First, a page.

Nothing says crazy quite like the idea that someone is better off receiving services from a person who shares the same skin pigmentation.
Obviously, a black accountant is better off having black clients while a white lawyer is better suited to handle cases brought by other whites, this idiotic thinking goes. It is racial preferences run amuck and has taken what is actually a sound idea and extended it to radically ridiculous lengths to serve the interests of racialists, hate mongers, and pea brained politicians who see political advantage in trying to curry favor with “victims of white oppression” or in playing up racial differences.
Therefore, it’s not surprising that the Obama administration would want to see that “underrepresented” minorities in the health care field would become part of what Linda Chavez calls a “racial spoils system” that will give educational preference to minorities in health care fields because everyone knows that people will be healthier and get better treatment if their doctors share their racial and ethnic background.
In 2002, the Institute of Medicine released a study entitled “Unequal Treatment: Confronting Racial and Ethnic Disparities in Health Care” that sparked a flurry of accusations that minority patients, especially African-Americans, receive bad health care because their doctors were biased.
The study said that “some evidence suggests that bias, prejudice and stereotyping on the part of health-care providers may contribute to differences in care.” But as Dr. Sally Satel, a highly respected physician and author, observed at the time, the “evidence” in the study was thin. ” ‘Some,’ ’suggests’ and ‘may,’ ” she wrote, “are all the kinds of words authors use when the data are flimsy and reputations are at stake.”
There is no question that African-Americans, on average, die younger and have poorer health than whites. What is less clear is why that is the case. Socio-economic class and behavior both play an important role. Homicide is the leading cause of death for young black males between the ages of 15-24, for example. Obesity, drug and alcohol use, and other behavioral factors play an important role in determining overall health. But will insisting on preferences for African-American students applying to medical-school admission improve health care for blacks? Not likely.
There is not one scintilla of evidence that black doctors treating black patients will make black people healthier. But when have facts ever stopped the racialists from seeking preferences based not on ability or aptitude, but rather the color of one’s skin? You either have what it takes to be a doctor or you don’t. The same is true for nurses, and anyone’s hands I am forced to entrust with my mortal coil.
I don’t care if my doctor is black, brown, green, or six shades of chartreuse. I don’t care whether the physician is from Delhi, India, Peshawar, Pakistan, Colombo, Sri Lanka, or Dixon, Illinois. When I’m in an emergency room after being involved in a car wreck, I just want to be assured that the attending physician knows my shin bone from my elbow bone, is fully qualified as a result of a medical meritocracy, and isn’t the recipient of preferential medical school policies that promote based on the accident of birth that gave one person more melanin than someone else.
I support affirmative action as it was originally intended. But the idea that all things being equal in educational or employment opportunities, preference should be given if at all possible to those who have been the historic targets of discrimination has fallen by the wayside in favor of out and out quotas by schools and large corporations who fear being sued for discrimination more than they value fairness and merit based policies. And this cockamamie idea that preferential consideration should be given applicants not due to ability but due to skin tone or whether one’s loins are cloven, not cleft, is a rank injustice against all Americans.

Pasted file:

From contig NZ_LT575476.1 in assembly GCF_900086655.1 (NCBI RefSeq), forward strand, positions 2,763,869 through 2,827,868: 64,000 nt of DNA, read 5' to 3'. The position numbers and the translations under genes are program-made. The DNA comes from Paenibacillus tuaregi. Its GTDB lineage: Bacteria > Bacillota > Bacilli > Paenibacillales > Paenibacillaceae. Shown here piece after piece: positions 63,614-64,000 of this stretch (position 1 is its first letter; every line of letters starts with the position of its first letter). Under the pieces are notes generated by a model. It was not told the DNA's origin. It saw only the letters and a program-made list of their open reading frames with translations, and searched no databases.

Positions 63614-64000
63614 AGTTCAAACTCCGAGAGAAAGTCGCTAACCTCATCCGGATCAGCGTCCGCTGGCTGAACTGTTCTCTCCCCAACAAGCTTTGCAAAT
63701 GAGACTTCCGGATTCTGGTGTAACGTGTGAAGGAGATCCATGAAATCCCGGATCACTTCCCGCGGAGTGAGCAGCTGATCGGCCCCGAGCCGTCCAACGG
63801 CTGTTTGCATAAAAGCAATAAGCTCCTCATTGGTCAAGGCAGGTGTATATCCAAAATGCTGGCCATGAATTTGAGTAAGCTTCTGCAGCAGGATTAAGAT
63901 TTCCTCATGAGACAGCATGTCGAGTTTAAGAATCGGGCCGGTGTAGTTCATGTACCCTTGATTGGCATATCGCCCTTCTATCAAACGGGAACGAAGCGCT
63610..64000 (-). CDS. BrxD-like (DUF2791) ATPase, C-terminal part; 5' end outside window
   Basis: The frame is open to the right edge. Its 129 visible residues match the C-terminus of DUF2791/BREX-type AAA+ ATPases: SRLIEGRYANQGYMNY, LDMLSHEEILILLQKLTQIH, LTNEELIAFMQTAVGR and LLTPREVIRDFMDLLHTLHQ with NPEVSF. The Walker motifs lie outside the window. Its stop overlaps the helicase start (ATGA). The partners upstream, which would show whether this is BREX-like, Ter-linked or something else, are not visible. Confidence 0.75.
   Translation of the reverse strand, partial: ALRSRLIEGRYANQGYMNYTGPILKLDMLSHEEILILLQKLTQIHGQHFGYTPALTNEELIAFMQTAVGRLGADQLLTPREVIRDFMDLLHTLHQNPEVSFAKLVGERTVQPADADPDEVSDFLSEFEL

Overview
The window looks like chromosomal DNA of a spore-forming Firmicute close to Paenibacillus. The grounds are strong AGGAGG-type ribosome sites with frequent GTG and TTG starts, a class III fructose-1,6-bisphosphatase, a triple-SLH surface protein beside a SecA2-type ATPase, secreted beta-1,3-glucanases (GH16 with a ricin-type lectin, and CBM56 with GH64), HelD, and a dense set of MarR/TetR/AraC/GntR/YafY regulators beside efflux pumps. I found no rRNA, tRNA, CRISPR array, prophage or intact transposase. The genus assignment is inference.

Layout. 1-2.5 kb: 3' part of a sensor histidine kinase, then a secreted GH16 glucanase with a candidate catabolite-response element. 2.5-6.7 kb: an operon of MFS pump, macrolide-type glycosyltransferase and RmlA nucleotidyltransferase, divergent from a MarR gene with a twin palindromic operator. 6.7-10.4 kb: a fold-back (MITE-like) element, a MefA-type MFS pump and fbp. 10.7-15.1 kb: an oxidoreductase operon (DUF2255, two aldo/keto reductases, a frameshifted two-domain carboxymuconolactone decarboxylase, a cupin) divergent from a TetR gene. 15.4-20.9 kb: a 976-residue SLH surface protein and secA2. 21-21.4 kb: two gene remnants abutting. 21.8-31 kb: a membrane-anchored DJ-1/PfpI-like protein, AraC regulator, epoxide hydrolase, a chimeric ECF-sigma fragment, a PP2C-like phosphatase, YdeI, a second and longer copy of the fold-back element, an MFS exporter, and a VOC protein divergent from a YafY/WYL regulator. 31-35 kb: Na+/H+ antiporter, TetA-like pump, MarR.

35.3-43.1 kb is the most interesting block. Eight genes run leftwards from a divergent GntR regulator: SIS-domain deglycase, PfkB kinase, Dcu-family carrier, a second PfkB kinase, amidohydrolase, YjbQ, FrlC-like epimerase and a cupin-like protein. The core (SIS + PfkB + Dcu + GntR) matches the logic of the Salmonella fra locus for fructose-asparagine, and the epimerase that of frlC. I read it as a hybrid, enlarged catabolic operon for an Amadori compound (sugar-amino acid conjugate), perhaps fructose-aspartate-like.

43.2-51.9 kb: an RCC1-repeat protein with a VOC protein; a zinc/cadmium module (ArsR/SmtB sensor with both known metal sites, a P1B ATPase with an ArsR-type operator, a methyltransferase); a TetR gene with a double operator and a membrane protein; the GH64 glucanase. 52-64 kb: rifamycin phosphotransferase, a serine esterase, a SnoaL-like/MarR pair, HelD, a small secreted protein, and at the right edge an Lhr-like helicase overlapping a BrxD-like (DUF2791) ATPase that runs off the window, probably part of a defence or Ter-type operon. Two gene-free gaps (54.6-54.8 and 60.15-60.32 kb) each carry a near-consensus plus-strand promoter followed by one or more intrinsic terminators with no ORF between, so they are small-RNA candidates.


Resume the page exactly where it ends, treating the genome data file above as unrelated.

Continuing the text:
A society that recognizes historic differences in equal opportunity but seeks to overcome disadvantages for some by disadvantaging others is not the kind of society envisioned by the Founders nor those who fought so hard to make the Constitution’s words about equality be a source of inspiration and not hypocrisy. Martin Luther King and most of the mainstream civil rights activists at the time believed in an Affirmative Action that recognized merit first, race second. Today’s race baiters and hate mongers have that notion switched around entirely and instead, use Affirmative Action as a club to make a mockery of merit altogether.
The notion that a white doctor can treat me better than a black doctor, and vice versa, is so nonsensical as to be beyond belief. I either have the flu or I don’t. The same goes for just about everything else connected with medical care. Medicine is a science that makes judgments as a result of empirical facts based on testing and experience. The idea that a white doctor would miss a virus, or a bug, or some other condition, or prescribe the wrong medicine, or cause any harm by omission or commission because he/she is not the same color as the patient is idiotic on its face.
Should medical schools actively seek out qualified minority candidates? Abslutely yes. But not everyone has what it takes to be a doctor, and admitting unqualified candidates based on race while other, qualified candidates are refused will not improve the health care system, will not improve the life expectancy of blacks, but will result in fewer doctors.
And in the immortal words of Dirty Harry, “That’s a helluva price to pay for being stylish.”